Resume Writing Styles
There are several styles of resumes along with numerous variations. Your experience and the kind of job you are applying for will help to determine the style of resumeyou use. The two basic styles are: Chronological Resumes and Functional Skills Resumes. Some of the variations include the main themes of business, academic, general, student, standard, professional, or engineering.
A Chronological Resume lists employment and employment-related experiences in reverse chronological order (the most recent experience first). It includes some descriptive text about each position, usually described in about one paragraph. This type of resume offers several advantages: it is widely accepted, they are easy to read, and they show a clear pattern of your development. The disadvantages include: it does not highlight your major accomplishment(s), nor do they effectively show your other skills.
The chronological resume is a good format for those with a consistent employment history, no gaps in employment, and whose past employment experiences are related to their current employment goals. It effectively showcases a steady work record with increasing upward responsibilities. This may not be the best for new graduates, individuals with job gaps, or persons changing careers.
The functional resume highlights skills, experiences, and accomplishments without identifying specific dates, names, and places. This format is organised by functions or skills, which advertise the specific qualifications needed for an occupation. This resume works well for people changing careers. It is also effective for those re-entering the workforce, first-time job seekers, and when highlighting experiences that occurred in the distant past. There is no chronological listing of employment. Consequently, some employers do not like this format because they suspect that the person may be trying to hide something.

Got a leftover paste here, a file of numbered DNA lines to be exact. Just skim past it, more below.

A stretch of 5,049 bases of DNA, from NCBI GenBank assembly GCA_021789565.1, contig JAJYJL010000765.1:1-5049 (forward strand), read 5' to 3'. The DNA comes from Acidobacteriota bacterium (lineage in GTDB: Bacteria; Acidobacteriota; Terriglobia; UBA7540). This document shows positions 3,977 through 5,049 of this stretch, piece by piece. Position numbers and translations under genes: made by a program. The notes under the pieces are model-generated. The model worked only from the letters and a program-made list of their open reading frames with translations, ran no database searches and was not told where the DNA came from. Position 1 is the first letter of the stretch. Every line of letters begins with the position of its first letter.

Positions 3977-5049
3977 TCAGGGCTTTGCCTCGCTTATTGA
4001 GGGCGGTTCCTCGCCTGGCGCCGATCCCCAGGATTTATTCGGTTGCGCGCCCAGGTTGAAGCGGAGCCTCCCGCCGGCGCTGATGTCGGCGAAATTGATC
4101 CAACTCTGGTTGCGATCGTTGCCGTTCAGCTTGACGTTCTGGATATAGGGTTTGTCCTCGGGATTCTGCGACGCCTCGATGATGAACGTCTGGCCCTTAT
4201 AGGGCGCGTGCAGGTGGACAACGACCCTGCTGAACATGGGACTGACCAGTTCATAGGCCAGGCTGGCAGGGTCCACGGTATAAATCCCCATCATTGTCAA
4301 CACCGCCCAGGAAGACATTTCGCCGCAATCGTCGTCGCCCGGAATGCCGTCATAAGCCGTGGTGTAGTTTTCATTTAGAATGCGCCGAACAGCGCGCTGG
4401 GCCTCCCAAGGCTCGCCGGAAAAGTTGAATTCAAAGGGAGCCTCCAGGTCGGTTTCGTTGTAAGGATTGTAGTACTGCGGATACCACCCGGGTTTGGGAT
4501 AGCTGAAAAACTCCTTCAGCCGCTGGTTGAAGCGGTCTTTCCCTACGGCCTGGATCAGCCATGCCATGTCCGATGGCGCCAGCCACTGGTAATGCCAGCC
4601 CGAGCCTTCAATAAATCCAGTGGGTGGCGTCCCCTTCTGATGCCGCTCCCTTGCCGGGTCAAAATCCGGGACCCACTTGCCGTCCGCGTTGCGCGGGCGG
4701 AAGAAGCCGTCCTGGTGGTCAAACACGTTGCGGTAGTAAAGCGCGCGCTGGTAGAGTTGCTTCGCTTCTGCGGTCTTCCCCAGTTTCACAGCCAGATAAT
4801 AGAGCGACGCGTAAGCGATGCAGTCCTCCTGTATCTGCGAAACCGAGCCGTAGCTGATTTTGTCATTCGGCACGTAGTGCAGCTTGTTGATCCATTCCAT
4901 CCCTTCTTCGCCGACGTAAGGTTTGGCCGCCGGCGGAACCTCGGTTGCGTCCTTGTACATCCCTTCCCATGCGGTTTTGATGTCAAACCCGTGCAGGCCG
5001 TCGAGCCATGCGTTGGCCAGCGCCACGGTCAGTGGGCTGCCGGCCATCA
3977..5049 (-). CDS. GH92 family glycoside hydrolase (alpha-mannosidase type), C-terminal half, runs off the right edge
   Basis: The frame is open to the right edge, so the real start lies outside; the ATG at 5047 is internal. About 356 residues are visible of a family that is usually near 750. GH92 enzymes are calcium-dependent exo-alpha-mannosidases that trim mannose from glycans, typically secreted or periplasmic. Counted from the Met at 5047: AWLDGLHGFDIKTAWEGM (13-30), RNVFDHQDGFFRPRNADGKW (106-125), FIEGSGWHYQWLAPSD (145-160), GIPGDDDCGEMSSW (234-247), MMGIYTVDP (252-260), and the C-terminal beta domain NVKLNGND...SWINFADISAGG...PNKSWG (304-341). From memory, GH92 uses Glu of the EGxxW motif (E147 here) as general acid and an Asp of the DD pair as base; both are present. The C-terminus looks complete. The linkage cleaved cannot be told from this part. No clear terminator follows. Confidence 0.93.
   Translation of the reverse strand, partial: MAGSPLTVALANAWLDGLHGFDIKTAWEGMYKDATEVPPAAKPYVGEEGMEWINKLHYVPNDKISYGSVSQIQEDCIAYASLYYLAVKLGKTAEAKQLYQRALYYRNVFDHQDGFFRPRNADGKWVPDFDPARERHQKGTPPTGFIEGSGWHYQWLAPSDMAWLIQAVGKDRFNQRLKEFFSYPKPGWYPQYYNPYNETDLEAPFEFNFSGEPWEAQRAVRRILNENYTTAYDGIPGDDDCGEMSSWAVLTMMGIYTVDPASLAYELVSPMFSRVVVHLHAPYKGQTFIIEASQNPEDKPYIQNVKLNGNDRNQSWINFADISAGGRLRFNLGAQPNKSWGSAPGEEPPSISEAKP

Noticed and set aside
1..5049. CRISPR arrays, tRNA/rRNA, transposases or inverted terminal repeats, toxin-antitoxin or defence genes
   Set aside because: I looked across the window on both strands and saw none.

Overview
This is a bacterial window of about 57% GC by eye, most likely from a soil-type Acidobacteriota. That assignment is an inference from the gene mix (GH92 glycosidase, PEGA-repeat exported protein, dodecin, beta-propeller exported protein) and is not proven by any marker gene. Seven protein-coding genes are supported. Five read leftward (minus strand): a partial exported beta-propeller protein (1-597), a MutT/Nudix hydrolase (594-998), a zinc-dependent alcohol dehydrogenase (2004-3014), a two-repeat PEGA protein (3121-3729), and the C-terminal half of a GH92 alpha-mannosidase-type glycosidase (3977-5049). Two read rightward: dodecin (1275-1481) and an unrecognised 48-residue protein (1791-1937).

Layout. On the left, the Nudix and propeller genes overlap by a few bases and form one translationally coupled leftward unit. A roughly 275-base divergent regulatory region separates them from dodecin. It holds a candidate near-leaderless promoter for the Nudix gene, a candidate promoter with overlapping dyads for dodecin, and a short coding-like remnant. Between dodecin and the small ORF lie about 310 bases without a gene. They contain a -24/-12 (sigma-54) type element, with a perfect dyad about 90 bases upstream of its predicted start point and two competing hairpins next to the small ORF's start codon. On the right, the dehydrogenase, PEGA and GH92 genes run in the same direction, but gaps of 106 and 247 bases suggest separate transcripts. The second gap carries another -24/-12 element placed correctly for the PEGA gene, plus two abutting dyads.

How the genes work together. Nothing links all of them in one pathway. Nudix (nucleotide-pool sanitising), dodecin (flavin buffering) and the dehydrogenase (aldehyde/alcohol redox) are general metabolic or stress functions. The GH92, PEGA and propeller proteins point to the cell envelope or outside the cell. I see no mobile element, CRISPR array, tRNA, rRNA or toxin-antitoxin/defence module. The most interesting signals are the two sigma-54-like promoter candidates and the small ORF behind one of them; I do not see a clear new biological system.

Functional Skills Resumes highlight your skills and accomplishments rather than providing a chronological record of your job history. Your accomplishments and skills are listed at the beginning. Your job history is listed at the end of the resume. This type of resume allows you to call attention to your achievements. The major disadvantage is that employers may find it difficult to follow your work experience.
Many people discover that a combination of these two kinds of resumes is the best way to go. You may want to try several different types of combinations before settling upon a final design. The combination resume brings together the best of both the chronological and functional resumes. It features a functional section that highlights skills, accomplishments, and experiences. It also includes a chronological listing of employment, education, and employment-related experiences. This is a very effective format for many job seekers. The best chronological resume is enhanced with a section highlighting skills, accomplishments, and experiences. The best functional resume is strengthened with a chronological listing of employment experiences.
The keyword resume is a variation that adds a listing of skills to the beginning of any standard resume format. Placing critical occupational skills as keywords at the beginning adds impact to the resume and helps capture the reader’s attention. This variation is effective for all career fields and levels of skill. It is a very effective strategy for creating scannable resumes.
More of a strategy than a style, the targeted resume directs skills and experience to the specific needs of an employer.